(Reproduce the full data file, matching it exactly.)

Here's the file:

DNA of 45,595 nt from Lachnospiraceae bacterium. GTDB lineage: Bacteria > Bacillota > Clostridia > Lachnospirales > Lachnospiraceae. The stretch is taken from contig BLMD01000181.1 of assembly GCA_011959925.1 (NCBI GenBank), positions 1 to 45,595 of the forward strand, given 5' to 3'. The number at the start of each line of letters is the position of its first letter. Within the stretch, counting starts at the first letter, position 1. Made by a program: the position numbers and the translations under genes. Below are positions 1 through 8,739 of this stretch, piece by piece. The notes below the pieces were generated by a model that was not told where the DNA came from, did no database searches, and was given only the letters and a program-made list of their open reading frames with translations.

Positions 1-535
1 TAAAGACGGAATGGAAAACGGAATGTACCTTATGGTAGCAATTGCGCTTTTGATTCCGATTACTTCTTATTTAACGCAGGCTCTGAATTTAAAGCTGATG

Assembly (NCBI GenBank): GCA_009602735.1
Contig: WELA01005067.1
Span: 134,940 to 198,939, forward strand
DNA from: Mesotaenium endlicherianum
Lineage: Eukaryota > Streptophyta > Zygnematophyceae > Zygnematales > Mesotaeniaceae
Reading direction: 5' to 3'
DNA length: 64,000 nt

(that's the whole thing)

DNA of 45,595 nt from Lachnospiraceae bacterium. GTDB lineage: Bacteria > Bacillota > Clostridia > Lachnospirales > Lachnospiraceae. The stretch is taken from contig BLMD01000181.1 of assembly GCA_011959925.1 (NCBI GenBank), positions 1 to 45,595 of the forward strand, given 5' to 3'. The number at the start of each line of letters is the position of its first letter. Within the stretch, counting starts at the first letter, position 1. Made by a program: the position numbers and the translations under genes. Below are positions 1 through 8,739 of this stretch, piece by piece. The notes below the pieces were generated by a model that was not told where the DNA came from, did no database searches, and was given only the letters and a program-made list of their open reading frames with translations.

Positions 1-535
1 TAAAGACGGAATGGAAAACGGAATGTACCTTATGGTAGCAATTGCGCTTTTGATTCCGATTACTTCTTATTTAACGCAGGCTCTGAATTTAAAGCTGATG

Assembly (NCBI GenBank): GCA_009602735.1
Contig: WELA01005067.1
Span: 134,940 to 198,939, forward strand
DNA from: Mesotaenium endlicherianum
Lineage: Eukaryota > Streptophyta > Zygnematophyceae > Zygnematales > Mesotaeniaceae
Reading direction: 5' to 3'
DNA length: 64,000 nt